Ask an Expert: What Are Keywords and Why Do I Need Them on My Resume?
An AOL reader asks: What are keywords and why do I need them on my resume?
We've all searched for something online by typing in a word or phrase that closely resembles the type of information we are looking for. We find information and make decisions about products and services via these types of searches. Employers use a similar method to find the applicants that best match their open positions. Many companies rely on applicant tracking software to source candidates. By typing certain relevant keywords or phrases into the applicant tracking system, hiring managers can quickly find candidates that fit the requirements for their open positions.
Resume keywords are words used on resumes to describe a competency or skill or to acknowledge experience in a certain job function or industry. If your resume lacks the appropriate keywords, it may never be found by the hiring manager. Here are some tips for increasing your chances of being found by hiring managers by including appropriate keywords to optimize the compatibility of your candidacy to an employer's needs.
The right keywords
1. One of the best ways to find the keywords that the hiring manager will be searching is to check the job posting or posting for similar jobs. By including those keywords in your resume, you stand a greater chance of being found by the hiring manager. Another great resource for selecting keywords is 'Best Keywords for Resumes, Cover Letters, and Interviews' by Wendy Enelow.
2. Stem keywords and vary your word choices. For example, rather than just using the word analyst on your resume, include variants such as analysis or financial analyst as well. If you have knowledge of merchandise planning, also include the word merchandising or assortment planning to the resume to cover your bases.
Also, include different ways of saying certain titles. So, a CFO should include both CFO and Chief Financial Officer in the body of the document. A candidate in the pharmaceuticals industry should use both pharmaceuticals and pharma to describe their industry. A job seeker with experience in mergers and acquisitions should also list the abbreviation M&A, and an HR professional with experience in employment law such as the Family and Medical Leave Act should also use the acronym FMLA. By including variations on the word or phrase, you can increase the likelihood that your resume will be found regardless of the keyword the hiring manager is using for the searching.
3. While it is important to optimize the resume, it must be done in a way that still makes sense to the human reader. Be sure to balance the needs of the human reader with search engine optimization techniques to create the best results. Weave word variations into your document in a logical and natural way.
4. Extend the keyword concept past the resume. Keyword searches are not just limited to applicant tracking tools. Recruiters and hiring managers frequently perform keyword searches on social networking sites such as LinkedIn to find appropriate candidates. Make sure your profile on LinkedIn is robust and also includes a lot of keywords.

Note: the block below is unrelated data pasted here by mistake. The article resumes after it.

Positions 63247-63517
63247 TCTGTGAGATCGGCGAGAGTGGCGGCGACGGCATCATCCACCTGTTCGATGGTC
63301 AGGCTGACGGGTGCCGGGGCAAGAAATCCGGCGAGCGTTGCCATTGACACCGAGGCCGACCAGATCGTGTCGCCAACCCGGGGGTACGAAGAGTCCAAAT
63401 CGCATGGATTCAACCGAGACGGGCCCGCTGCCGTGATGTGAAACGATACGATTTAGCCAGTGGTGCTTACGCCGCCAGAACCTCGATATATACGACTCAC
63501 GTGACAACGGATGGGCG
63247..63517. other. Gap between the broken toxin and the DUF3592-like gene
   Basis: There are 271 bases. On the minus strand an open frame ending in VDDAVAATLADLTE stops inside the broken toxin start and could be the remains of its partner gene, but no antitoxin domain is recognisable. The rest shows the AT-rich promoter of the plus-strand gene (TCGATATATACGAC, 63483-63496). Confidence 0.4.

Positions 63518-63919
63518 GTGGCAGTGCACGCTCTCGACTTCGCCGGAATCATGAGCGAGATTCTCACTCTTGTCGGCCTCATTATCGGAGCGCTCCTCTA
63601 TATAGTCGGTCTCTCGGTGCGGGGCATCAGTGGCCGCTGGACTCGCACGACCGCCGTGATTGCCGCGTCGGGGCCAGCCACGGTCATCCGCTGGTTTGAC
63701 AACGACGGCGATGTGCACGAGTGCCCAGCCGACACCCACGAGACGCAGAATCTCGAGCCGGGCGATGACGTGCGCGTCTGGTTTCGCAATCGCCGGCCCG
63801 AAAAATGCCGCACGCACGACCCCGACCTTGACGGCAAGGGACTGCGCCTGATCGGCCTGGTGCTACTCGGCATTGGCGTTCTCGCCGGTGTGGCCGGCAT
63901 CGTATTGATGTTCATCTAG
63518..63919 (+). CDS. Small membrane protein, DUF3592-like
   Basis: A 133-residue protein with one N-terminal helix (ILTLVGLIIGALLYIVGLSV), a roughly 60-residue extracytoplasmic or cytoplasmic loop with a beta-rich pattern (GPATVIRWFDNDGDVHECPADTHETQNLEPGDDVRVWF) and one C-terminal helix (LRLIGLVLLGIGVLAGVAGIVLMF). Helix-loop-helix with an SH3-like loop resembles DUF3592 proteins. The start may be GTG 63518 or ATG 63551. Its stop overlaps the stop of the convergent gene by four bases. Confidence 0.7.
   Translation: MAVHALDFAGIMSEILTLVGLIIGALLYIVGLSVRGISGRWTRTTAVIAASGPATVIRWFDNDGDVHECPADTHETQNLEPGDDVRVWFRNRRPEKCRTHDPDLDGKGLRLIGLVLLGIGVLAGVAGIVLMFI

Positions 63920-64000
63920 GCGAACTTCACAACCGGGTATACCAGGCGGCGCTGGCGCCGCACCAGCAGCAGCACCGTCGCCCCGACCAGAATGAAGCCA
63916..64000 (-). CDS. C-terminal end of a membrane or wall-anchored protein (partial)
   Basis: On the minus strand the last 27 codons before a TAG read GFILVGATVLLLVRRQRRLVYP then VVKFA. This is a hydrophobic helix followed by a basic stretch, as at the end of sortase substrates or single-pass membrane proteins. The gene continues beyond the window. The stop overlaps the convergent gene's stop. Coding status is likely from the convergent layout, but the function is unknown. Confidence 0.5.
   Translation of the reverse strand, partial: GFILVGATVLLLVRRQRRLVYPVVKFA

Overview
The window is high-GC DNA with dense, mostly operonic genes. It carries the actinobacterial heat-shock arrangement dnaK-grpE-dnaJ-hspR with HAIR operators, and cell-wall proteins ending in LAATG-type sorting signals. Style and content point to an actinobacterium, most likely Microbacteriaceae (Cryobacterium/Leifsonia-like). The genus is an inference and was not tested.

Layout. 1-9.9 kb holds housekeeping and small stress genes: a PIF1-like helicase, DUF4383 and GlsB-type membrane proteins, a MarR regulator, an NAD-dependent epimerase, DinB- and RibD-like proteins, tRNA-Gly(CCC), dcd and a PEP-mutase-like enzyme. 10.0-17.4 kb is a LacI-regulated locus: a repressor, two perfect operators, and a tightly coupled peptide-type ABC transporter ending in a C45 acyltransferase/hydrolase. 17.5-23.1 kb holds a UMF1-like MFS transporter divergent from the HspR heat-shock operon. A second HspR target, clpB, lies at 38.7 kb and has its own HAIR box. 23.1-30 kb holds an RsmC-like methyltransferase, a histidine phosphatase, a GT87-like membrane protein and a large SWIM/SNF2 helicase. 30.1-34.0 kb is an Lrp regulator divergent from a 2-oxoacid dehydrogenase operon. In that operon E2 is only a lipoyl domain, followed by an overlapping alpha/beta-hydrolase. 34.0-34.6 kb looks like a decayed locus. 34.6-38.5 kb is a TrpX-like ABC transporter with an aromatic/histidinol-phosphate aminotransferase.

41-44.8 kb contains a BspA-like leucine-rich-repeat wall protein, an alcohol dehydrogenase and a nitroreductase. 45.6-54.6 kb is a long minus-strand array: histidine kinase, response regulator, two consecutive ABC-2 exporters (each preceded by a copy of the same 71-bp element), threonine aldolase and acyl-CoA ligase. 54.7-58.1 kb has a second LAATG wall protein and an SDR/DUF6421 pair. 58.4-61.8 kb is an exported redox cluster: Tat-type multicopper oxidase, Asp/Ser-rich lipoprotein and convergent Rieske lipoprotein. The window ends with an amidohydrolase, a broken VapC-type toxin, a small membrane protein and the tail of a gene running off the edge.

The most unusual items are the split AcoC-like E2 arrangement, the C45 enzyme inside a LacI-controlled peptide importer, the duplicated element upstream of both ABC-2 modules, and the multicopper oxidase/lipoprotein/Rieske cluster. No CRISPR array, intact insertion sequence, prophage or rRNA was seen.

Below are some examples of how to incorporate keywords into your resume.
CHIEF OPERATING OFFICER (COO)
Hedge Funds -- Start Ups -- High Growth
- Operations Risk Mitigation
- SEC Registration/Compliance
- Due Diligence
- Vendor Selection and Management
- Technology Upgrades/Integration
- P&L Management
- Human Resources
- Hedge Fund
- Product Marketing
- Investor Reporting
- Client Relationship
- Office Openings and Closings
HUMAN RESOURCES GENERALIST
- Talent Acquisition
- College Recruiting/Internships
- Management Development
- Employee Handbook Writing
- Competitive Benchmarking
- New Hire Orientations
- Payroll Administration
- EEO and I-9 Compliance
- COBRA Administration
- ERISA Administration
- Reductions in Force
- Benefits Design/Administration
- Policy Writing/Implementation
- Applicant Tracking
- Corrective Action Plans
- Staff Management
SENIOR LEVEL MERCHANDISING EXECUTIVE
- Apparel Merchandising
- Merchandising Strategy
- Production/SKU Planning
- Competitor/Market Analysis
- Cross Functional Team Building
- Product Development/Launch
- International Licensing Relations
- Vendor Sourcing/Supplier Relations
- Product Standardization
- Inventory Management
- Leadership and Mentoring
- Account Relationship Management
- Purchasing Negotiations
- Color and Trend Forecasting
- Staff Development
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Barbara Safani, owner of Career Solvers, has over fifteen years of experience in career management, recruiting, executive coaching, and organizational development.
Barbara partners with both Fortune 100 companies and individuals to deliver targeted programs focusing on resume development, job search strategies, networking, interviewing, salary negotiation skills, and online identity management.
She is the author of Happy About My Resume: 50 Tips For Building a Better Document to Secure a Brighter Future and #JOBSEARCHtweet and her award-winning resumes are featured in dozens of career-related publications.